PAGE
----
The technical skills and education requirements of new hires depend on the position he or she is seeking. However, Voortman USA does have certain prerequisites for all employees.
“I’m looking for good, loyal, intelligent individuals whom I can rely upon. It’s difficult to get good people, but when you get them [we try to hold on to them]. The turnover of staff here is very, very small. We’re very loyal to our employees, and they’re loyal to us. When we get the good guys, we look after them,” states Morrall. The company looks after its staff the old-fashioned way. “We just pay them well and give them a decent amount of vacation time. We just have a great team,” he adds.
Morrall is concerned about a lack of qualified workers. “To be honest with you, our biggest challenge is finding good people. It’s a challenge for a lot of [companies] … To find good people these days is a struggle. That seems to be everybody’s issue. That’s why we came out with the automation. Not everybody wants to weld material anymore or mold things together,” he states. “That’s why automation and robotics is where it is today.”
With this in mind, Voortman USA continues to embrace new ways to innovate and automate. “We’re constantly looking to automate the fabrication shop,” states Morrall.
Evidence of Voortman’s progressive spirit can be found in the fact it regularly brings new products to market. “We just released two new plate machines,” states Libs. “They’ve been in the works for a while. Those machines have been thoroughly tested in our own factory prior to their launch this past year.”
The machines in question were the V310, which does plate drilling and cutting and the V325, which does heavy plate processing. The V310 – the ‘V’ stands for Voortman – plate processing machine has an SK40 drill spindle that can drill holes up to 1-9/16”, manage instant tool changes involving up to ten tools, and promises improved processing time. The V325 offers a twenty-tool automatic tool changer, precision plasma bevel, and oxy-fuel cutting, automatic bottom side deburring, and can process plates with thicknesses ranging from 1/4” to 4”.
Given that much of the machinery Voortman USA sells is large, it is no surprise that safety is of paramount concern. Voortman machines have several safety features, including fencing, corner mirrors, emergency stop controls, and light curtains in which light beams will sense if someone steps into a danger zone near the machine and trigger an immediate shutdown of operations in that zone.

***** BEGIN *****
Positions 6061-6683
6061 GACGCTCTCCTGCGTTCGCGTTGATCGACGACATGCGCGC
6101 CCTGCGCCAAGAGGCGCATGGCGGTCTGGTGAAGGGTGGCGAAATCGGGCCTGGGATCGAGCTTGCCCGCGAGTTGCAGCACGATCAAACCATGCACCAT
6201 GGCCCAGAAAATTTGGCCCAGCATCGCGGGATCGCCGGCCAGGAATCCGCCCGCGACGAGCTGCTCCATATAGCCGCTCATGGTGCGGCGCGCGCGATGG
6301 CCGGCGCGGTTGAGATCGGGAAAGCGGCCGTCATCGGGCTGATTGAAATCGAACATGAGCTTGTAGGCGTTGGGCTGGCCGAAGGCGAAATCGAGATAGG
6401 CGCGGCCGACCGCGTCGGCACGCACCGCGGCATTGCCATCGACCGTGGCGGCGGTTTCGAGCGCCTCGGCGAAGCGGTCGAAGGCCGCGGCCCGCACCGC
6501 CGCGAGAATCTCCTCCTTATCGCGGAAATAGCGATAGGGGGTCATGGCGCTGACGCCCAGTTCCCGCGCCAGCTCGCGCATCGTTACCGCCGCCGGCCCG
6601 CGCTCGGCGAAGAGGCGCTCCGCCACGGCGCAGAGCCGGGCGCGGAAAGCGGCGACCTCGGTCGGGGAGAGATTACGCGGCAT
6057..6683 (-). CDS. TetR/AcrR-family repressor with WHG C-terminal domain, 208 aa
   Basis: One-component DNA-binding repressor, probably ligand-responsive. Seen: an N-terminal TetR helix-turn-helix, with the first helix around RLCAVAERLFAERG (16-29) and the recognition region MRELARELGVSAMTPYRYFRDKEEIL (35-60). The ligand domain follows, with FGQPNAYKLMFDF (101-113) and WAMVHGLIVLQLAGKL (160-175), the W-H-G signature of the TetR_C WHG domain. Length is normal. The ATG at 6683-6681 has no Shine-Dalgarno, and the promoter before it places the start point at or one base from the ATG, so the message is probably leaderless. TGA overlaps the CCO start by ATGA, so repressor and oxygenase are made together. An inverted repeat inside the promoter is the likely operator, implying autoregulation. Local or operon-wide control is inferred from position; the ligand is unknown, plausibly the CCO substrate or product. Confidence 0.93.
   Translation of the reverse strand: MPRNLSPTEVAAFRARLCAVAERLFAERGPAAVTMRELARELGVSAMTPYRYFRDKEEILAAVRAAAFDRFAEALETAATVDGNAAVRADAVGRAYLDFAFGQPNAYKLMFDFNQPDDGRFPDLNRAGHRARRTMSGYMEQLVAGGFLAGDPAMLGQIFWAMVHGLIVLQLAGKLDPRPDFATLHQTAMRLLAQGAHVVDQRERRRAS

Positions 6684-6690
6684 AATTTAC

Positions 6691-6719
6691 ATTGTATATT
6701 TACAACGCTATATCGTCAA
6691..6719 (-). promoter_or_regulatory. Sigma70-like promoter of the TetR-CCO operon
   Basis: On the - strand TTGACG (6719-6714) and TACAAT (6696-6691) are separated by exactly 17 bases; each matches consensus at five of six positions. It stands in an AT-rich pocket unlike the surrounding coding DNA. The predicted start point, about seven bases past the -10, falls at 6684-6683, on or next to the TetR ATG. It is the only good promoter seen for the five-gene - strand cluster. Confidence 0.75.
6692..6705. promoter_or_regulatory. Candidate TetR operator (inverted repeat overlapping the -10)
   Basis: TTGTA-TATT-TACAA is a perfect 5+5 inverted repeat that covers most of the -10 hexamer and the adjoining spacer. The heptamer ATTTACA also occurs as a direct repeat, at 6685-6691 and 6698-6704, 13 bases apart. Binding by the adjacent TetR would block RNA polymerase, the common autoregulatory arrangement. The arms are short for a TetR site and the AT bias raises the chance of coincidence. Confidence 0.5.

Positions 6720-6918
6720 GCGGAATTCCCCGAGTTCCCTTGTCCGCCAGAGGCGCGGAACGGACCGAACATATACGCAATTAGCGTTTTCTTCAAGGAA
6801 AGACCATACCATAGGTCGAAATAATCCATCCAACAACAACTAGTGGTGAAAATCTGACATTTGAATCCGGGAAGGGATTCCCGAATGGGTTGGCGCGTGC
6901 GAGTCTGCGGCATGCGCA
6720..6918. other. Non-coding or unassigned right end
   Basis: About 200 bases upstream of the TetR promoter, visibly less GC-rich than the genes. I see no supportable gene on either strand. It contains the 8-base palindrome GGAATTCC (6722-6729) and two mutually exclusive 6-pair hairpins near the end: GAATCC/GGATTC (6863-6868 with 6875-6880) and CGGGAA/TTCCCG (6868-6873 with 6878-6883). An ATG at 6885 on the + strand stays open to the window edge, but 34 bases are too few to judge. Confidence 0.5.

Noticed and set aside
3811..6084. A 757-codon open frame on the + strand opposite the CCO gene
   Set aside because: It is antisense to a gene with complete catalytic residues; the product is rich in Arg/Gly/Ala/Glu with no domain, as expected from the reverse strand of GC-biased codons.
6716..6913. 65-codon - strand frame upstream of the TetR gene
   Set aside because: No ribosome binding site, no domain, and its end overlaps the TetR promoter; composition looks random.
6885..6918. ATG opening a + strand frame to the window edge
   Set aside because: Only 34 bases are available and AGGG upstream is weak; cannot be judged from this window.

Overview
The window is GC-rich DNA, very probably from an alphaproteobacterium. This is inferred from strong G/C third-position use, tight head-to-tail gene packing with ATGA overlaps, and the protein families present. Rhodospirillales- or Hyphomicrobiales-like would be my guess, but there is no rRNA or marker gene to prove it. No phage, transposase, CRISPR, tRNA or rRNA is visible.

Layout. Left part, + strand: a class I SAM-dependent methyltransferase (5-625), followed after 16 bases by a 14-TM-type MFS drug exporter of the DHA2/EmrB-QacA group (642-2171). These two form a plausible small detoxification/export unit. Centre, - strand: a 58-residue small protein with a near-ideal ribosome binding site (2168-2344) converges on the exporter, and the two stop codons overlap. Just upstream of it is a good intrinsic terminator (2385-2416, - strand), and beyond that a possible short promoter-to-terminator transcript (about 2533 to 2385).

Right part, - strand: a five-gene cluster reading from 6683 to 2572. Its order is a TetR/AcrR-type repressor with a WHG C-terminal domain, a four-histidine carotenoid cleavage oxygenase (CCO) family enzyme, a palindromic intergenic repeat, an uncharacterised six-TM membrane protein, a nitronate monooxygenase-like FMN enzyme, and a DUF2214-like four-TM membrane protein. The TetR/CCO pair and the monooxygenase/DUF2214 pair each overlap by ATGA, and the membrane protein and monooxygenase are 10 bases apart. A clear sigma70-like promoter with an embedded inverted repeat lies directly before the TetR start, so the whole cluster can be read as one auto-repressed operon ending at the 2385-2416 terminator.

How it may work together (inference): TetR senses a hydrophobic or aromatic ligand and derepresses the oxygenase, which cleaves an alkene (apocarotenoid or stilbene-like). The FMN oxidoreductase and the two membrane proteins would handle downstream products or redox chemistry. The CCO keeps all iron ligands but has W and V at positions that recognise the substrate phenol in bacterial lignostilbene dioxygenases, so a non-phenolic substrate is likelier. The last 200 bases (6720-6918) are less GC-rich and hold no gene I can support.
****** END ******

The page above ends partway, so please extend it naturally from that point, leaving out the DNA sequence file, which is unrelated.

Every new Voortman machine “has either a light barrier or physical barrier around it, so you cannot gain access to anywhere you could get hurt. Then, we have our own safety guy who looks at every drawing before we go to manufacture and [makes sure] all the safety requirements are put into place and signed off by the customer,” states Morrall.
And of course, Voortman USA follows all Occupational Safety and Health Administration (OSHA) guidelines and other relevant regulations.
Over the company’s history, Voortman USA has supplied machinery for many high-profile projects. One of the most significant jobs involved selling two CNC machines to one of the main contractors working on the new World Trade Center complex in lower Manhattan. “There were about twenty different people involved in that, but the primary contractor chose our equipment,” notes Morrall, proudly.
As for promotion, Voortman USA hosts a website, magazine advertisements and does some email marketing, though sparingly so as not to inundate clients and potential clients, says Libs, adding: “We do have social media. We have a strong presence on Facebook and LinkedIn.” For all that, Libs says word of mouth is one of Voortman USA’s best promotional tools. “We try to rely on customer testimonials where possible.”
Morrall does not anticipate breaking away from Voortman’s parent company, stating, “We’ll always be a part of the Voortman team.” This subsidiary anticipates a very bright future, however.
“Obviously, we have a plan of growth. We are also looking to infiltrate other markets, but we’re also looking to grow the manufacturing side of the business. Structural steel is pretty much at a saturation point. We’re thirty to thirty-five percent of the current market. We’ve taken a tremendous amount of market share in last thirteen to fourteen years [in structural steel], but if you look at the biggest growth area it’s, by far, manufacturing. We’re going to stay in Illinois; we have room to grow in this building. We’re going to take our existing model and keep improving on that,” states Morrall.